|Publication number||US5107345 A|
|Application number||US 07/705,840|
|Publication date||Apr 21, 1992|
|Filing date||May 28, 1991|
|Priority date||Feb 27, 1990|
|Publication number||07705840, 705840, US 5107345 A, US 5107345A, US-A-5107345, US5107345 A, US5107345A|
|Inventors||Chong U. Lee|
|Original Assignee||Qualcomm Incorporated|
|Export Citation||BiBTeX, EndNote, RefMan|
|Patent Citations (13), Non-Patent Citations (12), Referenced by (342), Classifications (48), Legal Events (4)|
|External Links: USPTO, USPTO Assignment, Espacenet|
This is a continuation of application Ser. No. 07/487,012, now U.S. Pat. No. 5,021,891 filed Feb. 27, 1990.
1. Field of the Invention
The present invention relates to image processing. More to particularly, the present invention relates to a novel and improved image signal compression scheme utilizing adaptively sized blocks and sub-blocks of encoded discrete cosine transform (DCT) coefficient data.
2. Description of the Related Art
In the field transmission and reception of television signals, various improvements are being made to the NTSC (National Television Systems Committee) System. Developments in the field of television are commonly directed towards a high definition television (HDTV) System. In the development of HDTV, system developers have merely applied the Nyquist sampling theorem and low pass filtering design with varying degrees of success. Modulation in these systems amounts to nothing more than a simple mapping of an analog quantity to a value of signal amplitude or frequency.
It has most recently been recognized that it is possible to achieve further improvements in HDTV systems by using digital techniques. Many of the proposed HDTV transmission formats share common factors. These systems all involve digital processing of the video signal, which necessitates analog-to-digital (A/D) conversion of the video signal. An analog transmission format is then used thereby necessitating conversion of the digitally processed picture back to analog form for transmission.
The receiver/processor must then reverse the process in order to provide image display. The received analog signal is therefor digitized, stored, processed and reconstructed into a signal according to the interface format used between the receiver/processor and the HDTV display. Furthermore the signal is most likely converted back to analog form once more for display. It is noted however that the proposed HDTV formats utilize digital transmission for transmission of control, audio and authorization signals.
Many of the conversion operations mentioned above, however, may be avoided using a digital transmission format which transmits the processed picture, along with control, audio and authorization signals, using digital modulation techniques. The receiver may then be configured as a digital modem with digital outputs to the video processor function. Of course, the modem requires an A/D function as part of operation, but this implementation may only require a 4-bit resolution device rather than the 8-bit resolution device required by analog format receivers.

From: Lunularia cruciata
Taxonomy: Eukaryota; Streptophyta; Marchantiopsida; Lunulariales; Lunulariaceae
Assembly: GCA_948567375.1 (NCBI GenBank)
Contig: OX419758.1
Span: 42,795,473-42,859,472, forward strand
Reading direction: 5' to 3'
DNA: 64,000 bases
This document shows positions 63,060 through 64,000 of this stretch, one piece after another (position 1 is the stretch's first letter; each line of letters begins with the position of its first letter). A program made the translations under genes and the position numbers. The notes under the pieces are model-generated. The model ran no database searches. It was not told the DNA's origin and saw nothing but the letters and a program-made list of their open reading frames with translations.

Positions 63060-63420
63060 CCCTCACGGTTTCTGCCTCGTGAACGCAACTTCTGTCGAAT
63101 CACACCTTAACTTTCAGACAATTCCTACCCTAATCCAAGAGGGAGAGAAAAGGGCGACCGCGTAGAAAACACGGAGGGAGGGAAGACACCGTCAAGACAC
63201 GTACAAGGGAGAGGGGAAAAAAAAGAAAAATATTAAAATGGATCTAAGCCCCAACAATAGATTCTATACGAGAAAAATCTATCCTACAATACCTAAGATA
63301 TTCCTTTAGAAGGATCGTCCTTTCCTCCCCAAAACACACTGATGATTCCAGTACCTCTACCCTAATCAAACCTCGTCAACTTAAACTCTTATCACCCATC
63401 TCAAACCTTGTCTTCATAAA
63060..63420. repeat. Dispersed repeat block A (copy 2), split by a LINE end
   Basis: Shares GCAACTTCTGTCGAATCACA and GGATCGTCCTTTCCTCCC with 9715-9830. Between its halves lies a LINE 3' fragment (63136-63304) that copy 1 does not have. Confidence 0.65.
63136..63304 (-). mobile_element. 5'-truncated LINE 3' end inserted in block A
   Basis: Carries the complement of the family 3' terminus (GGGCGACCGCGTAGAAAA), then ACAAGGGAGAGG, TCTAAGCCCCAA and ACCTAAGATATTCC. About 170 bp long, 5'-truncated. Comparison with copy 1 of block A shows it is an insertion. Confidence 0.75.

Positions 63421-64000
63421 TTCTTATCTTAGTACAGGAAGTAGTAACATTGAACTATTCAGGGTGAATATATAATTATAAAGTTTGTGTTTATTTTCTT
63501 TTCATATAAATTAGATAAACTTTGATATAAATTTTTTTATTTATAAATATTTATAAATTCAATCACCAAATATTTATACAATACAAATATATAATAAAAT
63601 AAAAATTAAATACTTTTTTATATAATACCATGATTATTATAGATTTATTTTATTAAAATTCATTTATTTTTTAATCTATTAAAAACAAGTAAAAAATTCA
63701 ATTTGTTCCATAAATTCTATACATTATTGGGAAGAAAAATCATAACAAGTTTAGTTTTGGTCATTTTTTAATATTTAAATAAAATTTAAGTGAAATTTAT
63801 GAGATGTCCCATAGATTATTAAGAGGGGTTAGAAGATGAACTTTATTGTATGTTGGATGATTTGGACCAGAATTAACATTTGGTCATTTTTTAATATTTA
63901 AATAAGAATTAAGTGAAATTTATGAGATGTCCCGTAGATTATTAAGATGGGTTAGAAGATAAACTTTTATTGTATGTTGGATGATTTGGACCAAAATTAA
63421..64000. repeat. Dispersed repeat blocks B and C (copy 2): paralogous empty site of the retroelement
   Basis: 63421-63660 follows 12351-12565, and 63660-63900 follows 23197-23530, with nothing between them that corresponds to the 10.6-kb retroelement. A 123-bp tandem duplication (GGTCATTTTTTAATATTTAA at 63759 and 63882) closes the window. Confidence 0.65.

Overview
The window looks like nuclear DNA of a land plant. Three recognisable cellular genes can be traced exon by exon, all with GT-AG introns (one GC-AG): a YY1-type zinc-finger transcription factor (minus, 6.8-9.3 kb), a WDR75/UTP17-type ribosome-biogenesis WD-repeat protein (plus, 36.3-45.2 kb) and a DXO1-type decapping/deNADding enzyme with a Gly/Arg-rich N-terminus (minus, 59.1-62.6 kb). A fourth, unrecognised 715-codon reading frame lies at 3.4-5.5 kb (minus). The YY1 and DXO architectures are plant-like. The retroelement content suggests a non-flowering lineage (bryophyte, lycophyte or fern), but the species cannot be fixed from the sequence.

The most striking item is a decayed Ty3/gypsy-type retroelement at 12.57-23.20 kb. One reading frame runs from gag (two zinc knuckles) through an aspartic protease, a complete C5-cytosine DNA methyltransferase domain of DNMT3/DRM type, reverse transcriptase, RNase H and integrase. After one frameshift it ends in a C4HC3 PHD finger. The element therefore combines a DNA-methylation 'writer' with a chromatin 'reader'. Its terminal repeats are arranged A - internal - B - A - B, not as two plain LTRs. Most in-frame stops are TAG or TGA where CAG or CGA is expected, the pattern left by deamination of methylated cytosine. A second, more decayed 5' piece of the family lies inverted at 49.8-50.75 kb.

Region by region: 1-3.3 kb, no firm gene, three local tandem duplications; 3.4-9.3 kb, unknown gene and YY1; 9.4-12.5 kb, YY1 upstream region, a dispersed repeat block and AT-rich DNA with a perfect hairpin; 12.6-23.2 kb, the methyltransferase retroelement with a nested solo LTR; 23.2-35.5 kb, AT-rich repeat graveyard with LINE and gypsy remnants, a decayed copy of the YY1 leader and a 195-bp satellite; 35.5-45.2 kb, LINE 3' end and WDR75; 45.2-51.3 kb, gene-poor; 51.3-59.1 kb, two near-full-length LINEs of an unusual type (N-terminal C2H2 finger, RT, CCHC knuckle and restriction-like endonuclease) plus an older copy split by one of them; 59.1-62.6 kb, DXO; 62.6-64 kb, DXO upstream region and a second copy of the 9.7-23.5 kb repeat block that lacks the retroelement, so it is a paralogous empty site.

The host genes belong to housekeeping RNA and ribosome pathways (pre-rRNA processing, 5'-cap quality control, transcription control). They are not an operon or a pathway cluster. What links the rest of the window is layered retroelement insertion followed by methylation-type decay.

Digital transmission is superior to analog transmission in many ways. Digital transmissions provide efficient use of power which is particularly important to satellite transmission and in military applications. Digital transmissions also provide a robustness of the communications link to impairments such as multipath and jamming. Furthermore digital transmission facilitates ease in signal encryption, necessary for military and many broadcast applications.
Digital transmission formats have been avoided in previous HDTV system proposals primarily because of the incorrect belief that they inherently require excessive bandwidth. Therefore in order to realize the benefits of digital transmission, it is necessary to substantially compress the HDTV signal. HDTV signal compression must therefor be achieved to a level that enables transmission at bandwidths comparable to that required by analog transmission formats. Such levels of signal compression coupled with digital transmission of the signal will enable a HDTV system to operate on less power with greater immunity to channel impairments.
It is therefore an object of the present invention to provide a novel and improved method and system for compressing HDTV signals that will enable digital transmission at bandwidths comparable to that of analog transmissions of conventional TV signals.
The present invention is a novel and improved system and method for compressing image data for transmission and for reconstruction of the image data upon reception. The image compression system includes a sub-system for generating from a block of input pixel data a corresponding composite block of discrete cosine transform data optimized for encoding for a minimized transmission data rate.
The sub-system of the present invention comprises transform means for receiving an input block of pixel data and for performing a discrete cosine transform (DCT) operation on the block of pixel data and on at least one predetermined level of constituent sub-blocks thereof. The transform means provides an output of corresponding block and sub-blocks of DCT coefficient values.